Skip to comments.James Gandolfini dead at 51
Posted on 06/19/2013 4:50:00 PM PDT by GefnEdited on 06/19/2013 4:54:18 PM PDT by Admin Moderator. [history]
James Gandolfini, the New Jersey-bred actor who delighted audiences as mob boss Tony Soprano in The Sopranos has died following a massive heart attack in Italy, a source told the Daily News.
I JUST POSTED THIS..WHY DID MY THREAD GET PULLED?
I don’t know I would not have posted if I saw your thread.
Too bad. He was in town a couple months ago and billeted across the street in the home contracted by Paramount for VIP visitors. I spoke with him twice and he seemed like a likable enough fellow. - RIP
Overuse of capital letters.
No source link and no content.
When I went to post it no one else had posted it, in the time it took me to post this, someone else posted a similar thread.
I apologize if I made a duplicate thread. Just this jersey girl loved this show.
Your thread was done so much better than my rushed job.ha.
Suspicious, even to someone like yours truly who doesn’t watch the idiot box.
RIP Sir. He made Tony Soprano so real you still feel like you might bump into him in the parking lot of Home Depot in Jersey. The best character on one of the best dramatic TV shows ever. Of course, that also made him one of the most typecast actors. You couldn’t watch him in any other movie without thinking of Tony.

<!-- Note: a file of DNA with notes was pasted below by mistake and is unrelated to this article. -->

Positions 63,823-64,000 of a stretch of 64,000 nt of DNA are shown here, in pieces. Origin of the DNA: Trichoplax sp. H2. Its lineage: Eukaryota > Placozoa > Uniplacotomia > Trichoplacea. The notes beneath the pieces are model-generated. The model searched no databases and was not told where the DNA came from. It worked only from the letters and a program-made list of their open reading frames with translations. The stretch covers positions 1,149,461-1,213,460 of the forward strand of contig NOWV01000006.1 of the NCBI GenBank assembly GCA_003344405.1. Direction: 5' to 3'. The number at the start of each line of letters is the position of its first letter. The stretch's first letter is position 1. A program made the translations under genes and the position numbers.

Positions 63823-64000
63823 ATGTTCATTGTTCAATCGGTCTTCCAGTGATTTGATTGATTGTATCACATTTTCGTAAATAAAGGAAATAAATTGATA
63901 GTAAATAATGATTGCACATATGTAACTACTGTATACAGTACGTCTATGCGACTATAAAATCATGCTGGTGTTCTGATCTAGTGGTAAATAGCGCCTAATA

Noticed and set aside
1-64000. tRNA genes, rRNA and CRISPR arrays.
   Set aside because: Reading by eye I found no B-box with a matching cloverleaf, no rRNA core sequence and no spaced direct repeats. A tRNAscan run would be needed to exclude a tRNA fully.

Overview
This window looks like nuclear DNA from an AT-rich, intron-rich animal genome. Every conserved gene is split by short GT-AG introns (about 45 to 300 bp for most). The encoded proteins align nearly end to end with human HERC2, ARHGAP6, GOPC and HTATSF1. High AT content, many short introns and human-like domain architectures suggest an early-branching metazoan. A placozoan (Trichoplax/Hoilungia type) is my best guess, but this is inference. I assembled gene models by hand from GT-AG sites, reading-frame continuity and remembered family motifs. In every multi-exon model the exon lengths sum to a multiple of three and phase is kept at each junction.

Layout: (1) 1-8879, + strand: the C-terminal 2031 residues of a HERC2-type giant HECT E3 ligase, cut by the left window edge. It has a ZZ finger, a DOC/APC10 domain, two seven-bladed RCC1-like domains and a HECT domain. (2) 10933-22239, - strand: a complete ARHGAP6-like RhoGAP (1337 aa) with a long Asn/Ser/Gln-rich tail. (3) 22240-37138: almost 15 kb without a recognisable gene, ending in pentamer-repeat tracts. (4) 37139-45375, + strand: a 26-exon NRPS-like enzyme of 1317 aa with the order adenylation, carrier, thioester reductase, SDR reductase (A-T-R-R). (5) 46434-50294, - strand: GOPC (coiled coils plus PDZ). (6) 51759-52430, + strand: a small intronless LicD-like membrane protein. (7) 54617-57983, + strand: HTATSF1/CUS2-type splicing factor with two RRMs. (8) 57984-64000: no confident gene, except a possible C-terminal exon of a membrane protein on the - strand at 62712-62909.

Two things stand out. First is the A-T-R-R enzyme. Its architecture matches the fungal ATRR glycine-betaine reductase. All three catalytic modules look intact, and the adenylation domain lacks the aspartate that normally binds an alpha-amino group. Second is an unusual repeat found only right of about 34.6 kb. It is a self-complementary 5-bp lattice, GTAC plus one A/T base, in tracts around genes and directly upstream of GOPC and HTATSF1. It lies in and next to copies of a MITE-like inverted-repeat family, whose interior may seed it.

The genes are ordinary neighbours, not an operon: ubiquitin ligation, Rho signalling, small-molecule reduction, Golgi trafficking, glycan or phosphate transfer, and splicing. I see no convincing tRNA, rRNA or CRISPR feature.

Nobody 51 years old has any business dying...New Jersey native, too. Damn!
Wow, 51! Sheesh.
Like the song says, “And all your money won’t another minute buy...”
I never met him but I know a few of the Bada Bing girls shop at my local supermarket, and I know some of the places they filmed,
Apparently, living off of almost nothing but pasta and wine is not good for you.
The guy was bigger than Christie. I'm surprised he made it to this age.
Shame, he was good.
I met him here in L.A. when I was invited for the after party for Season 7. The friendliest dudes were Paulie Walnuts (Tony Sirico) and Gandolfini.
He visited Iraq many years ago for the USO with Sirico and Gandolfini still added the USO and pro-military charities to his own personal charities.
R.I.P. James-—the only mafia character on TV and no one can come close to Tony Soprano.
Does end the speculation of a big screen version of “The Sopranos.” It was pretty much not going to happen but now it sure not to be made.
To bad it wasn’t Hillary or Harry Reid. Why does this happen to good people and not to evil?
Anyway, watching FOX and while talking about "The Sopranos" Shep comes out with this gem;